By Chris Gillock
One of my career goals as a young commercial finance professional was to make it through my working life without taking a paycheck from GE Capital. It looks like I will achieve this goal!
GE was the “evil empire” for all of us that were forced to compete against the organization. This firm was large and (usually) in charge. I resented its strength and power. I did not want to become a cog in that particular machine. The GE Capital franchise seemed permanent and unassailable.
I am still stunned that GE is chopping up Capital into bits and going through a rapid sell-off of assets and businesses. This is creating havoc and opportunity in the commercial finance and leasing sectors. Tim Zawacki of SNL wrote an interesting summary of market reactions to GE’s “Big Shrink:”
Wednesday, November 04, 2015 4:06 PM CT
GE Capital competitors see positives in company’s ongoing transformation
By Tim Zawacki
It will likely take several years to draw conclusions about the competitive impact of the ongoing transformation of General Electric Capital Corp. on the U.S. commercial finance business, but industry executives do not appear to be losing sleep over the prospects of an evolving landscape.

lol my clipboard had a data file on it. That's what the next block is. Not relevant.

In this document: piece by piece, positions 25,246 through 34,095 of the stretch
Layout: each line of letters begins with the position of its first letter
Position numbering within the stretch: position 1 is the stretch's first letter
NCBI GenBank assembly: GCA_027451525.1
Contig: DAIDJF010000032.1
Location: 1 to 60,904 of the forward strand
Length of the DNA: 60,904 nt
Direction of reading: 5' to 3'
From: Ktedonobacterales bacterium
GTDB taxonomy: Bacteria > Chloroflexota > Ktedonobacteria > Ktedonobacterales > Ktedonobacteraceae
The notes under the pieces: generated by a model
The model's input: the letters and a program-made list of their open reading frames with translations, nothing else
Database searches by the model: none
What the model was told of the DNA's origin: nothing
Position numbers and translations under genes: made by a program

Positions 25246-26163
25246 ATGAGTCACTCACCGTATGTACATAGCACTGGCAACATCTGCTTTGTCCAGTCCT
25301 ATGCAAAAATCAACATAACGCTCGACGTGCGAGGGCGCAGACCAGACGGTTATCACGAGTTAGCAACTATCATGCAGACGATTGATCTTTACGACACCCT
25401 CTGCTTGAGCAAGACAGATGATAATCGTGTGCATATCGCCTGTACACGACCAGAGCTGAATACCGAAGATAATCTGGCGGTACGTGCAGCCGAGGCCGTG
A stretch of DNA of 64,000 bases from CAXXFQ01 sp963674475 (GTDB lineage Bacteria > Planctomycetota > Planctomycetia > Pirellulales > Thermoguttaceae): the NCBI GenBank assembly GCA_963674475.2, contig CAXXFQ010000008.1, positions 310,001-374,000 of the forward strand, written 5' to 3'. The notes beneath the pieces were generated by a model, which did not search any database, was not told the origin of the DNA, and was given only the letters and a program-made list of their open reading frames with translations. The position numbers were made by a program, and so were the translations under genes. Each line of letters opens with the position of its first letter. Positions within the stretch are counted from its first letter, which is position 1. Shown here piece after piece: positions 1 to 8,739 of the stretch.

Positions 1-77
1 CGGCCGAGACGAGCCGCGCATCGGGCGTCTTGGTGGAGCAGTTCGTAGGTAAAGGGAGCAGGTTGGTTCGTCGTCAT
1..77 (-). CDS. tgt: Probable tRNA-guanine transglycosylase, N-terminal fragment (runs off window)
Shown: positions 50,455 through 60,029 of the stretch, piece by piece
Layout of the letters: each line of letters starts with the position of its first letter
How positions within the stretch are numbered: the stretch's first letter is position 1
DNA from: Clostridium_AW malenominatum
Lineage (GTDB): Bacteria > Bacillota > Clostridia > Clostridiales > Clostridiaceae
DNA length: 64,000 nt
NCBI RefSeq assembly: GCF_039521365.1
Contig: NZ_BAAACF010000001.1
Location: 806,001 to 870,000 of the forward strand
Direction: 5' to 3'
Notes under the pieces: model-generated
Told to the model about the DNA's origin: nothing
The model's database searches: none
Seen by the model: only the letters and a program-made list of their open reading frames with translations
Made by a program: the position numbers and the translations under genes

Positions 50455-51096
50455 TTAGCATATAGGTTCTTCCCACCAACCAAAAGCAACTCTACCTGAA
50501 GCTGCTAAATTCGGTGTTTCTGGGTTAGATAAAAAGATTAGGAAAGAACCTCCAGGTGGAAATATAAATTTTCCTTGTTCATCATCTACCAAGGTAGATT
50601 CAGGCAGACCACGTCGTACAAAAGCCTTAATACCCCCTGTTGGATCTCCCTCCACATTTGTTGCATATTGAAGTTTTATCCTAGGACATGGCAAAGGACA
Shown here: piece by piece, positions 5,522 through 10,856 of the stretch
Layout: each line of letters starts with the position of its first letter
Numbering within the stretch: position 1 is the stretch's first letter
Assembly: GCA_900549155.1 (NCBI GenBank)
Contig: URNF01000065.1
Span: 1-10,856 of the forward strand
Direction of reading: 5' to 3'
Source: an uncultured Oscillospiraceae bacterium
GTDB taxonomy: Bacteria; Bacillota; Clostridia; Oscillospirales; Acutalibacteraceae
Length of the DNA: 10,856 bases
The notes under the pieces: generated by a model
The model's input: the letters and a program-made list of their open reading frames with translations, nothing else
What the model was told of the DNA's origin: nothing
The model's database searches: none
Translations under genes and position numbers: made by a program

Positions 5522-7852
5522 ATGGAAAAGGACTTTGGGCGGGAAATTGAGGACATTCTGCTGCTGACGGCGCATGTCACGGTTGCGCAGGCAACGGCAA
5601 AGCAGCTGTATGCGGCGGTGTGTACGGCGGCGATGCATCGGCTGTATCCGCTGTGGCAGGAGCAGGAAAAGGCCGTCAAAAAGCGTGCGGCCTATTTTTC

GE Capital signed agreements to sell businesses and assets constituting $126 billion of General Electric Co.’s ending net investment in the financial services unit through October, according to its quarterly report on Form 10-Q filed Nov. 2. Of that amount, approximately $77 billion pertained to GE Capital’s commercial lending and leasing operations.
Deals such as the October announcement of an agreement for Wells Fargo & Co.to acquire GE Capital’s global commercial distribution finance, North American vendor finance and North American corporate finance businesses; the Augustagreement for Capital One to acquire the health care financial services business; and the September transaction whereby Bank of Montreal will acquire the U.S. and Canadian transportation finance businesses are large enough in size that they have the potential to change the competitive dynamics in the respective niches.